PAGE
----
19. ^ "Sarasota County Commission (BCC)". Sarasota County. Retrieved January 29, 2021.
  20. ^ "Sarasota County Election Results for August 23, 2022 | Sarasota Herald-Tribune". www.heraldtribune.com. Retrieved September 15, 2022.
  21. ^ "Pages - SCAT Home". Archived from the original on December 3, 2013. Retrieved November 26, 2013.
  22. ^ "U.S. Decennial Census". United States Census Bureau. Retrieved June 16, 2014.
  23. ^ "Historical Census Browser". University of Virginia Library. Archived from the original on August 11, 2012. Retrieved June 16, 2014.
  24. ^ "Population of Counties by Decennial Census: 1900 to 1990". United States Census Bureau. Archived from the original on February 20, 2014. Retrieved June 16, 2014.
  25. ^ "Census 2000 PHC-T-4. Ranking Tables for Counties: 1990 and 2000" (PDF). United States Census Bureau. Archived (PDF) from the original on December 18, 2014. Retrieved June 16, 2014.
  26. ^ https://www.census.gov/[not specific enough to verify]
  27. ^ "About the Hispanic Population and its Origin". www.census.gov. Retrieved May 18, 2022.
  28. ^ "Explore Census Data". data.census.gov. Retrieved May 27, 2022.
  29. ^ "Explore Census Data". data.census.gov. Retrieved May 27, 2022.
  30. ^ "Religions in Sarasota".
  31. ^ "Top Employers". EDC Sarasota. January 2018. Archived from the original on April 10, 2018. Retrieved April 9, 2018.
  32. ^ "Fiscal Year 2019 Adopted Budget". Sarasota County Government. October 1, 2018. p. 40. Retrieved December 19, 2018.
  33. ^ Murdock, Zack (January 17, 2017). "Atlanta Braves pick Sarasota County for spring training". Sarasota Herald-Tribune. Archived from the original on February 28, 2017. Retrieved February 27, 2017.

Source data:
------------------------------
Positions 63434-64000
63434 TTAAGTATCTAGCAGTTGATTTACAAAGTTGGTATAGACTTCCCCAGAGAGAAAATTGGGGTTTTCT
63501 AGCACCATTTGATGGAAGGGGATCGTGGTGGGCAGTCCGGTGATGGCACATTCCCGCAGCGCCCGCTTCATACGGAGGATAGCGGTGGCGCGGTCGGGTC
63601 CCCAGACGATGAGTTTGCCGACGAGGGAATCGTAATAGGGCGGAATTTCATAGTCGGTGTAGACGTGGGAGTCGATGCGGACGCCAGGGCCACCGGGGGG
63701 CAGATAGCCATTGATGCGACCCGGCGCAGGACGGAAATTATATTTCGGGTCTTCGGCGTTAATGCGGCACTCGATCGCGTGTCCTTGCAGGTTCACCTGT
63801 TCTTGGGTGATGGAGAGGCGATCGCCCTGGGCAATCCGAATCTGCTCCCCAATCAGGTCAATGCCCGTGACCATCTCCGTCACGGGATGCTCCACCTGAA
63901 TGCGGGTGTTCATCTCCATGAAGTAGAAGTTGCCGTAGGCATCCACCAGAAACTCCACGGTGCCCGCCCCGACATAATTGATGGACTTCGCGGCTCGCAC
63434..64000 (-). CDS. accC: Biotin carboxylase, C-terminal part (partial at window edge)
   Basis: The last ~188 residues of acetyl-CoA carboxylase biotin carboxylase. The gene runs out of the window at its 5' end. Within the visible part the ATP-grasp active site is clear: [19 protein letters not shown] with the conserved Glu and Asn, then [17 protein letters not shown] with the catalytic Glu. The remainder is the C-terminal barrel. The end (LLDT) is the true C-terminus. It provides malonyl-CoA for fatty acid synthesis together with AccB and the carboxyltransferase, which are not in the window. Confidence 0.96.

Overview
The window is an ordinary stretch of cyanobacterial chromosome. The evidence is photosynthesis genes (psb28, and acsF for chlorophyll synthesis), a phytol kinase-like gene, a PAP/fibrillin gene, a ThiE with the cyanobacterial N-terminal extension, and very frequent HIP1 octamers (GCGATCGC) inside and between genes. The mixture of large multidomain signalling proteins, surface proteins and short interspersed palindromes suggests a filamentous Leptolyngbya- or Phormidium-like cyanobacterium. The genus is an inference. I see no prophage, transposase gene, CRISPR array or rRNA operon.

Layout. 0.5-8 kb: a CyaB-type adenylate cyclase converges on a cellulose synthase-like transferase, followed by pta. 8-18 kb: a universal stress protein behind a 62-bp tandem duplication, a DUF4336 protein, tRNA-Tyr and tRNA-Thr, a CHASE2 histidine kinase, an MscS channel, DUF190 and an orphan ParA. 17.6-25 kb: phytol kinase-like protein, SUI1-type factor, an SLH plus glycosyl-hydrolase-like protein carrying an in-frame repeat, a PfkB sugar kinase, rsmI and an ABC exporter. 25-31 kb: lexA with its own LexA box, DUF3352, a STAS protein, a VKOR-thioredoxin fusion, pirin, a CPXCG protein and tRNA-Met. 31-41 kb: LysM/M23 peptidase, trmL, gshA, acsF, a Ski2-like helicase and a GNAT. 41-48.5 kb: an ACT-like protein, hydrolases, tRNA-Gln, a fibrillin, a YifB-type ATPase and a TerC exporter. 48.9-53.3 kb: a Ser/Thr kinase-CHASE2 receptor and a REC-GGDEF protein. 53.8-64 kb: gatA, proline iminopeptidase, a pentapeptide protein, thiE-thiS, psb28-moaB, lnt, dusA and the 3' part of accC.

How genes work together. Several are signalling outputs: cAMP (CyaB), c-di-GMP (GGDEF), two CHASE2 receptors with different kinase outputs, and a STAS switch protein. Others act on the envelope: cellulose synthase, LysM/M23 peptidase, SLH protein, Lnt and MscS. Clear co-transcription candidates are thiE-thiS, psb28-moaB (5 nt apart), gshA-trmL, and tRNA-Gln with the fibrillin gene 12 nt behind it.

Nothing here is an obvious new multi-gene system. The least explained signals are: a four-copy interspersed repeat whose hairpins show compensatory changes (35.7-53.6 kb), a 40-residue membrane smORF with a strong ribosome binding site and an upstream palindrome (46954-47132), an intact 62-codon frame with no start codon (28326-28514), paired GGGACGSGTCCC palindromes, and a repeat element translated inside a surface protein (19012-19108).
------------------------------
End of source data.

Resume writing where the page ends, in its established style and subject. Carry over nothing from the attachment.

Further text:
34. ^ "Atlanta Braves Extend Spring Training Agreement with ESPN Wide World of Sports Complex through April, 2019" (Press release). Atlanta, Georgia: Atlanta Braves Baseball Club. January 31, 2018. Retrieved December 4, 2018.
  35. ^ Tucker, Tim (March 24, 2019). "Braves' Gausman takes 'another step' toward 'being ready'". The Atlanta Journal-Constitution. Retrieved March 24, 2019.
  36. ^ "From pasture to sandpit to a world-class venue: Nathan Benderson Park history". Sarasota Herald-Tribune. August 16, 2017. Retrieved September 30, 2017.
  37. ^ Sullivan, Robert (October 1, 2016). "Nathan Benderson Park: A Classic Reclamation Project". National Recreation and Park Association. Retrieved September 30, 2017.
  38. ^ "Locations and Hours". Sarasota County. Retrieved January 3, 2020.
  39. ^ a b "Services and Policies". Sarasota County Government. Archived from the original on April 10, 2018. Retrieved April 9, 2018.
  40. ^ "Little Free Libraries". Sarasota County Government. Archived from the original on April 10, 2018. Retrieved April 9, 2018.
  41. ^ "Sarasota County Library System". Florida Studies Center Publications. University of South Florida Tampa Library. January 1990. Retrieved December 19, 2018.
  42. ^ "HeraldTribune.com - About Us: Fact Sheet - About Us: Fact Sheet - HeraldTribune.com". heraldtribune.com. Archived from the original on March 4, 2016. Retrieved March 18, 2018.
  43. ^ "About Scene". Scene Magazine. Archived from the original on April 18, 2016. Retrieved April 17, 2016.
  44. ^ Observer Media Group. "About Us". Archived from the original on December 22, 2017. Retrieved December 18, 2017.